L-R: Ephraim Sykes, Jawan M. Jackson, Jeremy Pope, Derrick Baskin and James Harkness
in “Ain't Too Proud,” presented by Center Theatre Group at the Ahmanson Theatre
through September 30. Photo by Matthew Murphy.

By Darlene Donloe

Ain’t Too Proud: The Life and Times of The Temptations, is one of the best jukebox musicals to ever grace a stage.   The show is currently playing at the Ahmanson Theater.

From the moment the actors, portraying members of the legendary Motown group, step on the stage, there is nonstop energy, excitement, and, of course, music.

Seamlessly, the actors/singers glide in and out of The Temptations hits: The Way You Do The Things You Do, Ball of Confusion, Cloud Nine, Runaway Child, Running Wild, Get Ready, Just My Imagination, and, of course, Ain’t Too Proud, while telling the group’s sometimes scandalous saga.

Taken from the book by Dominique Morisseau and based on the book entitled, The Temptations by Otis Williams with Patricia Romanowski, Ain’t Too Proud tells the story of The Temptations - warts and all.  We see them go from a ragtag bunch of guys in Detroit trying to get a label and a hit record – to become Motown’s biggest selling group. We hear and see David Ruffin’s descent into a life of drug use. We see Paul Williams’ struggle. He eventually committed suicide. We see Otis try to hold on to a marriage and fatherhood – to no avail. We see Eddie Kendricks grow weary of the group, his departure, return and departure again.  One by one we watch as several of the Temptations make their eternal transitions.

Apparently, there were 24 different members of The Temptations over the years. In fact, at one time, there were two different groups touring the country – one headed by Otis Williams and the other helmed by ousted members Eddie Kendricks and David Ruffin.

Some of the more interesting anecdotes happen when Otis Williams’ character shares how the group grew weary of an ousted Ruffin showing up at their shows and jumping on stage to join the group.  Williams’ character also talks about how much the group disliked the song, Papa Was A Rollin’ Stone until it became a huge hit.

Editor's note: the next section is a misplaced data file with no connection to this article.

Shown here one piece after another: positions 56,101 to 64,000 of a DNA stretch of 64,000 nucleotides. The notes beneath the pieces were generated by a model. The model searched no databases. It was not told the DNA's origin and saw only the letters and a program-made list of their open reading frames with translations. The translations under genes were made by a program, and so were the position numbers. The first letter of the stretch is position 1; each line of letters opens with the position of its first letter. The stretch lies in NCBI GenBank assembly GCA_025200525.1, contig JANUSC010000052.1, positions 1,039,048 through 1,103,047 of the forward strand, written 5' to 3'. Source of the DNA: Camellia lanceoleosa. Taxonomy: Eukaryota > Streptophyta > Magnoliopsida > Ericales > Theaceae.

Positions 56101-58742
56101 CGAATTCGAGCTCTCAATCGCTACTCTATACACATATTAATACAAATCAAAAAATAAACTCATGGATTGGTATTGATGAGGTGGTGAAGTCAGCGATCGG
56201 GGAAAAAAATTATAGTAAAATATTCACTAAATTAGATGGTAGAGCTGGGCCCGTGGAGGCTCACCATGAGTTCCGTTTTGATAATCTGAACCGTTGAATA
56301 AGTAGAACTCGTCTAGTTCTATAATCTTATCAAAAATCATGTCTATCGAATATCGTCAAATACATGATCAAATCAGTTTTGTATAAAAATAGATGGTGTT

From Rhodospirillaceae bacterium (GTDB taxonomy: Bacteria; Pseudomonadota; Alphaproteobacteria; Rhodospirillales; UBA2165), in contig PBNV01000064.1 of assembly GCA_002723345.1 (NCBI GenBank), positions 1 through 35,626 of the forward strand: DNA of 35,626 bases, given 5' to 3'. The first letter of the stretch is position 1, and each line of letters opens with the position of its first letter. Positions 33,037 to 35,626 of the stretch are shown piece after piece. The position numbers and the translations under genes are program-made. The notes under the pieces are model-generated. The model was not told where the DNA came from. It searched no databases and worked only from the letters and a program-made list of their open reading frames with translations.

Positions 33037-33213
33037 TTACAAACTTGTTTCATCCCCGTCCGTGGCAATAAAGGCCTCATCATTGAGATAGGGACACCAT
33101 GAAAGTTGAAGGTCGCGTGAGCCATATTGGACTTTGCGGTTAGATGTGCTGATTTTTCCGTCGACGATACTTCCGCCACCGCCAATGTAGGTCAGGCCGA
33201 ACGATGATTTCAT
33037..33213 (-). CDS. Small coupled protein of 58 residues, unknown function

The show is a miniature version of the Motown, The Musical. That's because, in order to tell the story of the Temptations, you have to bring in other powerhouse acts that graced the enviable roster. For instance, The Supremes.  You also can’t talk about the Temptations without talking about Smokey Robinson who penned several of their hits and Norman Whitfield, who also wrote some of the group’s legendary songs.

Des McAnuff’s (Jersey Boys, Summer: The Donna Summer Musical, The Who’s Tommy) direction is solid – even though he sometimes cuts some high-energy songs in order to interject more dialogue. He has his actors and the music seamlessly gliding from one scene to the next.  He also seems to effortlessly fly in scenes.

The Broadway-bound show is guided and narrated by Derrick Baskin, who plays Otis Williams, who founded The Temptations and is the last surviving original band member.  Baskin is not only a stalwart singer, he has equally impressive acting chops. As the narrator of his own story, he effectively moves the story along, occasionally interjecting bits of hilarity to the proceedings.

L-R: Christian Thompson, Saint Aubyn, Ephraim Sykes (center), Jeremy Pope, Derrick Baskin and Jawan M. Jackson in Ain't Too Proud, which is being presented by Center Theatre Group at the Ahmanson Theatre through September 30.

All of the actors portraying members of The Temptations bring this story to life.  The acting is on point, the choreography is brisk and exciting, and the music – well, the music speaks volumes.

There are some standouts in the show, including all of the actors playing Temptations: Baskin as Otis Williams, Jeremy Pope, who kills it as Eddie Kendricks; James Harkness as Paul Williams; Ephraim Sykes as David Ruffin; Jawan M. Jackson, who drops the mic as Melvin Franklin and Rashidra Scott, who is fantastic as Otis Williams’ wife, Josephine.  Sykes’ voice as Ruffin seemed strained as the show went on. Not sure if it was intentional to show how Ruffin’s voice may have suffered due to drugs, or whether the forcefulness with which Sykes sang – took its toll by Act II.

The lighting is spot on (pun intended). The sound is a bit muffled in places but doesn’t take away from the power of the music. The costumes are sufficiently chic and splashy and the set is fluid and vivid.

Ain’t Too Proud, directed by Des McAnuff, stars Derrick Baskin, James Harkness, Jawan M. Jackson, Jeremy Pope, Ephraim Sykes, Jarvis B. Manning, Jr., Nasia Thomas, Taylor Symone Jackson, Jahi Kearse, Christian Thompson, Candice Marie Woods, Rashidra Scott, Joshua Morgan, Saint Aubyn, E. Clayton Cornelious, and Shawn Bowers.

Overall this is a FUN-tastic show, with a great cast, show-stopping music, fantastic set design, sound design, and lighting.